The upheaval of the 2016 Presidential Election and the Brexit referendum revealed a fractured society. With social discourse atomized via political antagonism and personalized news feeds, common discourse is in peril. However, the disintegration of the mainstream amplifies voices which were once marginalized. The participants in this discussion explore different versions of history, ways of existing in America today, and possibilities for the future.
Edgar Arceneaux's multimedia practice illuminates moments of cultural history—be they Ben Vereen's misunderstood use of blackface at Reagan's Inaugural Gala, or the FBI's surveillance and blackmail of Martin Luther King Jr.—to present the past as something not only alive, but malleable. Born in 1972, the Los Angeles-based artist was the director of the Watts House Project from 1999-2012. Solo exhibitions of his work have been mounted at the List Museum at MIT, Cambridge; Kunstverein Ulm, Germany; Kunstmuseum Basel; the Studio Museum Harlem, New York; and the Hammer Museum, Los Angeles. He has been included in the Whitney Biennial, Whitney Museum of American Art, New York and in group exhibitions at Mona Bismarck American Center, Paris; Galerie Thaddaeus Ropac, Paris; Museum of Contemporary Art, Los Angeles; the Orange County Museum of Art; the San Francisco Museum of Modern Art; and the Museum Ludwig, Cologne, amongst others. Upcoming exhibitions are at the Yerba Buena Center for the Arts, San Francisco and The Baltic Center, England.
By designing landmark buildings for different cultural institutions, such as Asian Americans for Equality, and the Los Angeles LGBT Center, the New York-based firm Leong Leong is on the forefront of socially progressive architecture. Over the past several years, Leong Leong has been increasingly focused on projects that envision new relationships between culture and commerce, public and private, figure and field, domestic and monumental, diagram and effect.
Leong Leong's design process and research is driven by a curiosity for new organization typologies and aesthetic experiences, which offer new ways of living, working, and playing with one another. Frequently expanding the role of the architect with a diverse staff of designers and researchers, Leong Leong's approach spans between strategic thinking and material experimentation, from the city to the artifact.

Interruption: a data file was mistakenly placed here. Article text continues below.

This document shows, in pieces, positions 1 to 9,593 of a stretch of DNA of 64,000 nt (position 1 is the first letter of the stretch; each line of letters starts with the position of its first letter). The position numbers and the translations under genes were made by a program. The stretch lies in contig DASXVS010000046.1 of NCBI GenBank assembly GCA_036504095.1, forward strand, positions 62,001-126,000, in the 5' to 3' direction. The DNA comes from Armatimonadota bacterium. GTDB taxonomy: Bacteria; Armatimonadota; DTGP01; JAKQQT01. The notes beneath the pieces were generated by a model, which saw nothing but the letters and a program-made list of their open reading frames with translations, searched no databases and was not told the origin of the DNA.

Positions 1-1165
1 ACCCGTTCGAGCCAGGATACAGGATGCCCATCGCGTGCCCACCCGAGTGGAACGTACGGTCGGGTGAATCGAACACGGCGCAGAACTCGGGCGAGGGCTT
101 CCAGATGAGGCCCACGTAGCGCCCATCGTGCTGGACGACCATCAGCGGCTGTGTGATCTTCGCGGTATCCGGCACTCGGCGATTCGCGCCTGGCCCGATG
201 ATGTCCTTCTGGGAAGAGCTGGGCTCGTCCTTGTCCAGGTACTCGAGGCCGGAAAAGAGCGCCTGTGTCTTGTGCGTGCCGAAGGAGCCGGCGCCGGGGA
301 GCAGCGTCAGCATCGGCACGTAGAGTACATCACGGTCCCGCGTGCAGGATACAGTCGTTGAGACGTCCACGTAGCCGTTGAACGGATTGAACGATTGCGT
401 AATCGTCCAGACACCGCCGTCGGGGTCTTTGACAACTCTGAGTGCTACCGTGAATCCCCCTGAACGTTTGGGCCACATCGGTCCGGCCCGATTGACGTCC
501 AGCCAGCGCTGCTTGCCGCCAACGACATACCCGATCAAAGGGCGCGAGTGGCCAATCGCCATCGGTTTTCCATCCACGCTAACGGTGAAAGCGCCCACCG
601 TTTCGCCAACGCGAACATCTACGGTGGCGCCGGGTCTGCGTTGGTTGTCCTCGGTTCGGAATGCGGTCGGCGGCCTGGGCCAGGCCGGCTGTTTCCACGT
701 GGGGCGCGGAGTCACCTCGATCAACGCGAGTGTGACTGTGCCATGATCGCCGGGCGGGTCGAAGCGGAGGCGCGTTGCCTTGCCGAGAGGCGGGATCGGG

Leong Leong's work includes a wide range of projects and scales including buildings, interiors, exhibitions, and furniture, with completed projects in New York, Los Angeles, Tokyo, Hong Kong, Seoul, Venice, and Napa Valley.
One of the art world's rising stars, Martine Syms has been featured most recently at the Museum of Modern Art in New York. She uses video and performance to examine representations of Blackness and its relationship to American situation comedy, Black vernacular, feminist movements, and radical traditions. Her artwork has been exhibited and screened extensively, including presentations at the New Museum, The Studio Museum in Harlem, Museum of Contemporary Art Los Angeles, MCA Chicago, Green Gallery, Gene Siskel Film Centre, and White Flag Projects. She has lectured at Yale University, SXSW, California Institute of the Arts, University of Chicago, Johns Hopkins University, and MoMA PS1, among other venues. Syms' recently presented exhibitions include Borrowed Lady, SFU Galleries, Vancouver; Fact and Trouble, ICA London; COM PORT MENT, Karma International, Los Angeles; and Vertical Elevated Oblique, Bridget Donahue Gallery, New York. From 2007-2011 she was the co-director of the Chicago artist run project space Golden Age, and she currently runs Dominica Publishing, an imprint dedicated to exploring blackness in visual culture. She is the author of Implications and Distinctions: Format, Content and Context in Contemporary Race Film (2011).
Juanita Moore has led some of the premiere museums dedicated to African American history in the country. She is currently the President & CEO of the Charles H. Wright Museum of African American History (Detroit, MI), the largest museum of its kind in the nation. Prior to assuming her current post, she served as Executive Director of the American Jazz Museum and the Gem Theater located in the 18th & Vine Historic District (Kansas City, MO).
Moore served as founding Executive Director of the National Civil Rights Museum (Memphis, TN). In that capacity, Moore oversaw the construction and opening of the museum located at the Lorraine Motel, the site of the assassination of Dr. Martin Luther King Jr.
Prior to Memphis, Moore spent several years planning and subsequently opening the National African American Museum and Cultural Center (Wilberforce, OH). As a senior member of the planning team, she was pivotal in developing a strategy and concept for building a nationally donated collection.
Moore began her career with the Ohio Historical Society, where she served as the first African American curator. She also served as Director of the Kuumba Na Nia Dance and Theatre Company. In 2014, the Association of African American Museums presented Juanita Moore with the Dr. John E. Fleming Award for lifetime achievement.